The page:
Lately: Renegade Craft Fair

Our jaunt to London last month not only included a trip to knitting heaven, but also lots of other fun things. So fun in fact, that I thought they deserved their own blog posts. Today it’s my visit to the Renegade Craft Fair, which took place in the Old Truman Brewery on Brick Lane. You may well have heard of Renegade Craft Fair, who are the bees knees at organising fairs showcasing the very best in beautiful handmade goods. The team behind RCF held their very first fair back in 2003 in Chicago, with only 75 stallholders. Since then they have gone from strength to strength, adding Austin, Brooklyn, Los Angeles, San Francisco to their regular locations. And then, in 2011, they made their debut over here, holding their first ever UK fair in London.

I have known of RCF for a while, and enjoyed following their craft fairs via flickr. The fairs tend to be huge, featuring hundreds of stallholders at a time, and encompassing a wide range of handmade goods including housewares, ceramics, jewellery, paper goods, clothing, artwork, wool, comics…phew! So imagine my delight when I found out that the next London fair would be taking place the same weekend I was going to be there! Now that, I thought, is crafting fate.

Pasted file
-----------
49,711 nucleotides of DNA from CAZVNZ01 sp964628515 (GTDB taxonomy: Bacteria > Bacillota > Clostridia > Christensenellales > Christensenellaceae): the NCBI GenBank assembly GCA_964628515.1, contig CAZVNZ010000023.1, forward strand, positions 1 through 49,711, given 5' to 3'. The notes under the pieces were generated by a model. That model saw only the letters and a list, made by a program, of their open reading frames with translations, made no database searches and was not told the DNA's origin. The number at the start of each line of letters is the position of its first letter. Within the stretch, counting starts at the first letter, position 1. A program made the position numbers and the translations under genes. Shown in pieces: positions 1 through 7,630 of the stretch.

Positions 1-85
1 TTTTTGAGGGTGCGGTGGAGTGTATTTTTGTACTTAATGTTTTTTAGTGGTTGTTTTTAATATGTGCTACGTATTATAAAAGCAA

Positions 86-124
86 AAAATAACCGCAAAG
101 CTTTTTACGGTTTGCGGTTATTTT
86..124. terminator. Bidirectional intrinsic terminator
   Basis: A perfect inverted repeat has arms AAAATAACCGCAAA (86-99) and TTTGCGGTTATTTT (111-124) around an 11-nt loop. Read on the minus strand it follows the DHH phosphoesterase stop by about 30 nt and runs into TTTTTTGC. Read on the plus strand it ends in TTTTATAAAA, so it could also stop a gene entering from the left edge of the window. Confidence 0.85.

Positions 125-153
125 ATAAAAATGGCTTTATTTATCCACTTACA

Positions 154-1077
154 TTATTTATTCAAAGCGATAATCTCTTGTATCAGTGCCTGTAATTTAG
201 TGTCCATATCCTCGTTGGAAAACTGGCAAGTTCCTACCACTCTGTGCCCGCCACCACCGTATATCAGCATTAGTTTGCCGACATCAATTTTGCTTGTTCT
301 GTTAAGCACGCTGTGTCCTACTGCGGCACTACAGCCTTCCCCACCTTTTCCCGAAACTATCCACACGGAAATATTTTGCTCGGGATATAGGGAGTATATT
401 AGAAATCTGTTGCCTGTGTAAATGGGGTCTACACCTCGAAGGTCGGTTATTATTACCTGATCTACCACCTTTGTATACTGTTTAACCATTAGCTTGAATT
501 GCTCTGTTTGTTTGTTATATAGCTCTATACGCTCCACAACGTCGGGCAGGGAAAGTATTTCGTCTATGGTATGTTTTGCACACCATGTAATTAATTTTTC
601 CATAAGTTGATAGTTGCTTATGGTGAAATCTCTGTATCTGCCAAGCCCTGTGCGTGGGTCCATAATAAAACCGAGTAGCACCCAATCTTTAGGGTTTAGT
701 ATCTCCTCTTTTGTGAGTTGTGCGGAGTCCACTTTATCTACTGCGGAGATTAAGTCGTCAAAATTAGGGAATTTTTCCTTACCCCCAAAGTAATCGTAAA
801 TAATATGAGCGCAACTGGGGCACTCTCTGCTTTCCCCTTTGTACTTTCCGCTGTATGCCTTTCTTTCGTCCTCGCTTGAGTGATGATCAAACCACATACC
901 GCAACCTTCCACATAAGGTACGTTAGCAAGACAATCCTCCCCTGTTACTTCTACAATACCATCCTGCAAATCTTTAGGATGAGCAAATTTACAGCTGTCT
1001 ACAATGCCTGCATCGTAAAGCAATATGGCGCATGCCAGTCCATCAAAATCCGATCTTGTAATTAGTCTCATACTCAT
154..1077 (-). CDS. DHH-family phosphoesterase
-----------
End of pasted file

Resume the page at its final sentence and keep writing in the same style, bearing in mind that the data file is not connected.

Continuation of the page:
And I wasn’t disappointed. It was a lovely sunny day, and the fair was bustling – held in a huge hall above the famous food hall on Brick Lane, it was an ideal spot. At times, it felt a bit like being in a greenhouse, with the sun streaming in through the glass roof, but being a bit warm wasn’t going to stop me enjoying the lovely crafts. And lovely they were! I came away with beautiful jewellery from Lovely Pigeon and Oh, Hello Friend, a whole stack of business cards and, as usual, many a photograph – some of which you can see below. You can find the rest over on flickr. And if you happen to find a Renegade fair happening in your next of the woods anytime soon, you know the drill: GO!

Beach biscuits

Like me, you may have spent the last ten weeks enjoying the emotional ups and downs of the summer’s best TV programme, The Great British Bake Off. And you may well have seen the lovely section a few weeks ago on Anglesey’s Aberffraw biscuits. Traditional shortbread biscuits with a beach-y twist, I immediately decided that I wanted to make some for our weekly knitting group meeting. The most important ingredient in this recipe, however, is not food, but instead the shell used to make the distinctive markings on the biscuit. You can watch the clip on how the biscuits are still traditionally made on Anglesey here.